Difference between revisions of "2017 AMC 10A Problems/Problem 11"
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==Problem== | ==Problem== | ||
− | The region consisting of all points in three-dimensional space within 3 units of line segment <math>\overline{AB}</math> has volume | + | The region consisting of all points in three-dimensional space within <math>3</math> units of line segment <math>\overline{AB}</math> has volume <math>216\pi</math>. What is the length <math>\textit{AB}</math>? |
<math>\textbf{(A)}\ 6\qquad\textbf{(B)}\ 12\qquad\textbf{(C)}\ 18\qquad\textbf{(D)}\ 20\qquad\textbf{(E)}\ 24</math> | <math>\textbf{(A)}\ 6\qquad\textbf{(B)}\ 12\qquad\textbf{(C)}\ 18\qquad\textbf{(D)}\ 20\qquad\textbf{(E)}\ 24</math> | ||
− | ==Solution== | + | ==Solution 1== |
− | In order to solve this problem, we must first visualize what the region | + | In order to solve this problem, we must first visualize what the region looks like. We know that, in a three dimensional space, the region consisting of all points within <math>3</math> units of a point would be a sphere with radius <math>3</math>. However, we need to find the region containing all points within <math>3</math> units of a segment. It can be seen that our region is a cylinder with two hemispheres/endcaps on either end. We know the volume of our region, so we set up the following equation (the volume of our cylinder + the volume of our two hemispheres will equal <math>216 \pi</math>): |
<math>\frac{4 \pi }{3} \cdot 3^3+9 \pi x=216 \pi</math>, where <math>x</math> is equal to the length of our line segment. | <math>\frac{4 \pi }{3} \cdot 3^3+9 \pi x=216 \pi</math>, where <math>x</math> is equal to the length of our line segment. | ||
Solving, we find that <math>x = \boxed{\textbf{(D)}\ 20}</math>. | Solving, we find that <math>x = \boxed{\textbf{(D)}\ 20}</math>. | ||
+ | |||
+ | ==Solution 2== | ||
+ | Because this is just a cylinder and <math>2</math> "half spheres", and the radius is <math>3</math>, the volume of the <math>2</math> half spheres is <math>\frac{4(3^3)\pi}{3} = 36 \pi</math>. Since we also know that the volume of this whole thing is <math>216 \pi</math>, we do <math>216-36</math> to get <math>180 \pi</math> as the volume of the cylinder. Thus the height is <math>180 \pi</math> divided by the area of the base, or <math>\frac{180 \pi}{9\pi}=20</math>, so our answer is <math>\boxed{\textbf{(D)}\ 20}.</math> | ||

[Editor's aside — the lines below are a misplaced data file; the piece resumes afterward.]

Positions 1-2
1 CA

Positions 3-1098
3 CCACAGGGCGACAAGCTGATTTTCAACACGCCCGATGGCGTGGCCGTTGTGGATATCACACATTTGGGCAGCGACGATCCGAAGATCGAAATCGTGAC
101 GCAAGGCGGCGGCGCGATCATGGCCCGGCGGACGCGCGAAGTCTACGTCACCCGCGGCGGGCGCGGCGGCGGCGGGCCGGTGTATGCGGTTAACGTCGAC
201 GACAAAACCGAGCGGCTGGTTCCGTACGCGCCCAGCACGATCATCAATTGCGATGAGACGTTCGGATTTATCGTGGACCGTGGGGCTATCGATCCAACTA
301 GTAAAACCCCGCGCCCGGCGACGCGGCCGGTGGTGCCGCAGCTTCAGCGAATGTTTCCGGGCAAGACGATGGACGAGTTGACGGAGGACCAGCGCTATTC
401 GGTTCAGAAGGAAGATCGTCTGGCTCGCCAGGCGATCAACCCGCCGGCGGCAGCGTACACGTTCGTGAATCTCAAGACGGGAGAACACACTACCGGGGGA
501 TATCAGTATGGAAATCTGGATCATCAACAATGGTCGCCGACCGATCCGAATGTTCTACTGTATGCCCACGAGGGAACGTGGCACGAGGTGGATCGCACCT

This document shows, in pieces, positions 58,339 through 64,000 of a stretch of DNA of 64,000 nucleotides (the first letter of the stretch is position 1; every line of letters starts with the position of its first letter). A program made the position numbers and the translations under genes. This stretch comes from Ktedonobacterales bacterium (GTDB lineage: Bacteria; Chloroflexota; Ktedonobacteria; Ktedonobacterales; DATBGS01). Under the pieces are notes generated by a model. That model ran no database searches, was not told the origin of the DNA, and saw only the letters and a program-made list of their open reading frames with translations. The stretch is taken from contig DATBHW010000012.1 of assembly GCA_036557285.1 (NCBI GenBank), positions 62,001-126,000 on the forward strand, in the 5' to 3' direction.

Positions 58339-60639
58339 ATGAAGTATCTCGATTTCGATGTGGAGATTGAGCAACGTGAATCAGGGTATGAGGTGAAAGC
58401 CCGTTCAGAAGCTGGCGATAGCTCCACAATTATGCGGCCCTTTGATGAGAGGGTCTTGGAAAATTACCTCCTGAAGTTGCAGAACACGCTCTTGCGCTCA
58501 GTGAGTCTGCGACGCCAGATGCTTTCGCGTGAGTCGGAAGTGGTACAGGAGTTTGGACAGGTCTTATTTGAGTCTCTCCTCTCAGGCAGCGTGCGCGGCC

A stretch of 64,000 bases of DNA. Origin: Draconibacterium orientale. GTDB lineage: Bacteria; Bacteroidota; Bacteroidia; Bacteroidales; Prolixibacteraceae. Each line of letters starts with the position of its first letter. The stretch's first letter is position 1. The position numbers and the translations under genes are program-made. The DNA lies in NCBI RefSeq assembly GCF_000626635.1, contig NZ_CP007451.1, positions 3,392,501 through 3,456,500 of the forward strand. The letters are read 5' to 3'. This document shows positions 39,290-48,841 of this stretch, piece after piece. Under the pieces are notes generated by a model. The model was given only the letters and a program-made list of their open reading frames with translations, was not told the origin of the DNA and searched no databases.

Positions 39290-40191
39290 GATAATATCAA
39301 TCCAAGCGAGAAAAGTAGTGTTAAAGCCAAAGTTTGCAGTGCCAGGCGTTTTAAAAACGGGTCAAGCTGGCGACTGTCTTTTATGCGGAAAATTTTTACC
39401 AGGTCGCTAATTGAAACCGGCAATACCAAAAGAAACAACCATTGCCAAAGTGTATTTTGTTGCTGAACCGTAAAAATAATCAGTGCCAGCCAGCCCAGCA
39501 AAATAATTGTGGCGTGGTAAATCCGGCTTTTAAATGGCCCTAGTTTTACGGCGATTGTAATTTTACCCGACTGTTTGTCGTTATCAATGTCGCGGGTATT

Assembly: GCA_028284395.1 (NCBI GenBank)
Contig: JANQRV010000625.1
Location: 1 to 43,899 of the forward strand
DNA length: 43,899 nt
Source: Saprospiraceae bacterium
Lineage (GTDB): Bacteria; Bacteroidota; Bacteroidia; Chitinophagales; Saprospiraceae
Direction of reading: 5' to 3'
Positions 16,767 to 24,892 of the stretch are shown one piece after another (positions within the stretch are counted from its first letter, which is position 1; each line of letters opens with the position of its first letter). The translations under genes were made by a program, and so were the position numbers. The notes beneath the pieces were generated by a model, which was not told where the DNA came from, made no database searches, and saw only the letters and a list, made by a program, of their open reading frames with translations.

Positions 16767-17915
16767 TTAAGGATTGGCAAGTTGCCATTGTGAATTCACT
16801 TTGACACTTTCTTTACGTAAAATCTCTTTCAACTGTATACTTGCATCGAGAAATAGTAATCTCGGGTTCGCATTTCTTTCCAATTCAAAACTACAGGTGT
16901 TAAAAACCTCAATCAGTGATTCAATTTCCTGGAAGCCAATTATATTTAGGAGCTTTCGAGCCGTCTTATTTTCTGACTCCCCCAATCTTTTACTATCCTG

+ | |||
+ | ~Minor edit by virjoy2001 | ||
==Diagram for Solution== | ==Diagram for Solution== | ||
http://i.imgur.com/cwNt293.png | http://i.imgur.com/cwNt293.png | ||
+ | |||
+ | ==Video Solution== | ||
+ | https://youtu.be/s4vnGlwwHHw | ||
==See Also== | ==See Also== |
Latest revision as of 23:33, 31 July 2021
Problem
The region consisting of all points in three-dimensional space within units of line segment has volume . What is the length ?
Solution 1
In order to solve this problem, we must first visualize what the region looks like. We know that, in a three dimensional space, the region consisting of all points within units of a point would be a sphere with radius . However, we need to find the region containing all points within units of a segment. It can be seen that our region is a cylinder with two hemispheres/endcaps on either end. We know the volume of our region, so we set up the following equation (the volume of our cylinder + the volume of our two hemispheres will equal ):
, where is equal to the length of our line segment.
Solving, we find that .
Solution 2
Because this is just a cylinder and "half spheres", and the radius is , the volume of the half spheres is . Since we also know that the volume of this whole thing is , we do to get as the volume of the cylinder. Thus the height is divided by the area of the base, or , so our answer is
~Minor edit by virjoy2001
Diagram for Solution
http://i.imgur.com/cwNt293.png
Video Solution
See Also
2017 AMC 10A (Problems • Answer Key • Resources) | ||
Preceded by Problem 10 |
Followed by Problem 12 | |
1 • 2 • 3 • 4 • 5 • 6 • 7 • 8 • 9 • 10 • 11 • 12 • 13 • 14 • 15 • 16 • 17 • 18 • 19 • 20 • 21 • 22 • 23 • 24 • 25 | ||
All AMC 10 Problems and Solutions |
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